In the twenty-first century, the overwhelming majority of boys are being mentored primarily by women: moms and grandmas, female preschool teachers, female elementary teachers, female Sunday school teachers, and, more often than not, educational TV shows skewed to girls. A few fortunate boys have a dad, uncle, or grandpa to pour male energy into the boy. For far too many boys, however, Dad no longer lives at home, is disengaged even though he does live at home, or feels inadequate to strategically raise his son into manhood. Like Tom Sawyer, who was raised by his aunt Polly (who did her best) and Huck Finn, whose dad was an alcoholic, many of our boys have no strong, male role models in their lives.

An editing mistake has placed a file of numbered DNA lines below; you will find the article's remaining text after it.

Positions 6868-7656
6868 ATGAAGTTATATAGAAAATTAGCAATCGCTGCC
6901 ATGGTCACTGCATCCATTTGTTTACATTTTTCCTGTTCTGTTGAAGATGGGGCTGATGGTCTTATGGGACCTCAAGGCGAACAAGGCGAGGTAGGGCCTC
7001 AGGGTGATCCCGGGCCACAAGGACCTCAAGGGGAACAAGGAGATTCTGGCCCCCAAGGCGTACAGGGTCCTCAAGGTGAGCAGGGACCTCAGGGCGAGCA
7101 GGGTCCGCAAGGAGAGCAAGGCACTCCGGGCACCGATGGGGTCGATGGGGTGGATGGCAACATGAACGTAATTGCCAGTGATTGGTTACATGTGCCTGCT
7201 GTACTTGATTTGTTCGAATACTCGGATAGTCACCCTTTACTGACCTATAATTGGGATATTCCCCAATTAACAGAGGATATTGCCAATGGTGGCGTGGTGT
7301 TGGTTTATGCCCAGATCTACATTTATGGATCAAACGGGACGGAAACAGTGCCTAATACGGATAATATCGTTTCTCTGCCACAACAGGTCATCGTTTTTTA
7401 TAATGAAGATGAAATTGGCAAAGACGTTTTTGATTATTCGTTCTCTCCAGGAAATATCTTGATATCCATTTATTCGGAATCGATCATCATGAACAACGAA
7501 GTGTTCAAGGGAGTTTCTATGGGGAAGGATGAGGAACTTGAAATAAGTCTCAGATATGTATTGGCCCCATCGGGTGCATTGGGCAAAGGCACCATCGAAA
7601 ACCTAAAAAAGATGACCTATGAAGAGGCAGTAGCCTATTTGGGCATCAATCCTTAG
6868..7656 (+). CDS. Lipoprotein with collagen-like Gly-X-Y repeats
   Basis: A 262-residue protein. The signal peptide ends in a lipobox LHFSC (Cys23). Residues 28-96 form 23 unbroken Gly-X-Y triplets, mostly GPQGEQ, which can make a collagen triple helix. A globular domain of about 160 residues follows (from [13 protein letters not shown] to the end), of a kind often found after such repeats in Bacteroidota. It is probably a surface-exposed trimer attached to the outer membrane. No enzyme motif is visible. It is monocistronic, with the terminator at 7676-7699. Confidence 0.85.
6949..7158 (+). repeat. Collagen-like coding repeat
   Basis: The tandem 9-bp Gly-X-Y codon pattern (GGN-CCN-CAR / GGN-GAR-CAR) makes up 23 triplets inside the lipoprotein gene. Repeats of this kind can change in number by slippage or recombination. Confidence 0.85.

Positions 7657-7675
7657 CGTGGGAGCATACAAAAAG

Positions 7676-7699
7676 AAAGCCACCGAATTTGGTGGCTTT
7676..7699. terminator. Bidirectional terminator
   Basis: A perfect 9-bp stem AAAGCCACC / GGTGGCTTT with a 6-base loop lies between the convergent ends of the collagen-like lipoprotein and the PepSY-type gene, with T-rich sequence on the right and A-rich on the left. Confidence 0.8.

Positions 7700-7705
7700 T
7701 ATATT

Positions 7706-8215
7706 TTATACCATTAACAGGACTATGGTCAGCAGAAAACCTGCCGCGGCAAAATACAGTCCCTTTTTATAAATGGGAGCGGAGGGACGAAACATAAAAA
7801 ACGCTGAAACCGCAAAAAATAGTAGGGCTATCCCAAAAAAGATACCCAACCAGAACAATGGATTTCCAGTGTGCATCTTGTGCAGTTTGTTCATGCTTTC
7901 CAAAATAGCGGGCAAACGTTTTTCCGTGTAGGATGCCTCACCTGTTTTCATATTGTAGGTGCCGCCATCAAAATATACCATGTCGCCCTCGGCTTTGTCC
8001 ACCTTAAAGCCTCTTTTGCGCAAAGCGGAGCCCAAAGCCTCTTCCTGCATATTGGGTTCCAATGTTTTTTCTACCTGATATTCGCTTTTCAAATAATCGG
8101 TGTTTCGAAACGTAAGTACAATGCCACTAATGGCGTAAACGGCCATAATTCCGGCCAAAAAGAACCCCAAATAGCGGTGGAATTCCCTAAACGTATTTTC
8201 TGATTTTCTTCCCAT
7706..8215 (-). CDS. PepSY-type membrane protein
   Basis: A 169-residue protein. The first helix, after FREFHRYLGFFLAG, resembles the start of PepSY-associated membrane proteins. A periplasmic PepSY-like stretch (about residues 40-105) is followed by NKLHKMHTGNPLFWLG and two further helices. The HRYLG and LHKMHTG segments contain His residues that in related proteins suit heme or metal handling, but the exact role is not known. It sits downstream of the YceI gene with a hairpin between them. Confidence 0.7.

Boys need men to teach them how to be men. Boys know intuitively that men validate them as men. As boys start moving into fourth grade, they increasingly need male energy poured into them. They need to see from other men what it looks like to live like an honorable friend, husband, worker, neighbor, student, and so on. They need a variety of men to mentor them so that they see several pictures of Christian manhood.
A manhood vision can only be transferred to a boy via a man. Boys need their moms. They need the influence of women. But they need men to make them men.
Congregations can provide a transforming gift to families and boys in the form of mentors. Every congregation has men sitting on the sidelines looking for something significant and “manly” to do with their lives. Many of those men, through a compelling vision and the tools to carry out that vision, would be honored to mentor boys.
Excerpted from my book, Searching for Tom Sawyer: How Parents and Congregations Can Stop the Exodus of Boys from Church.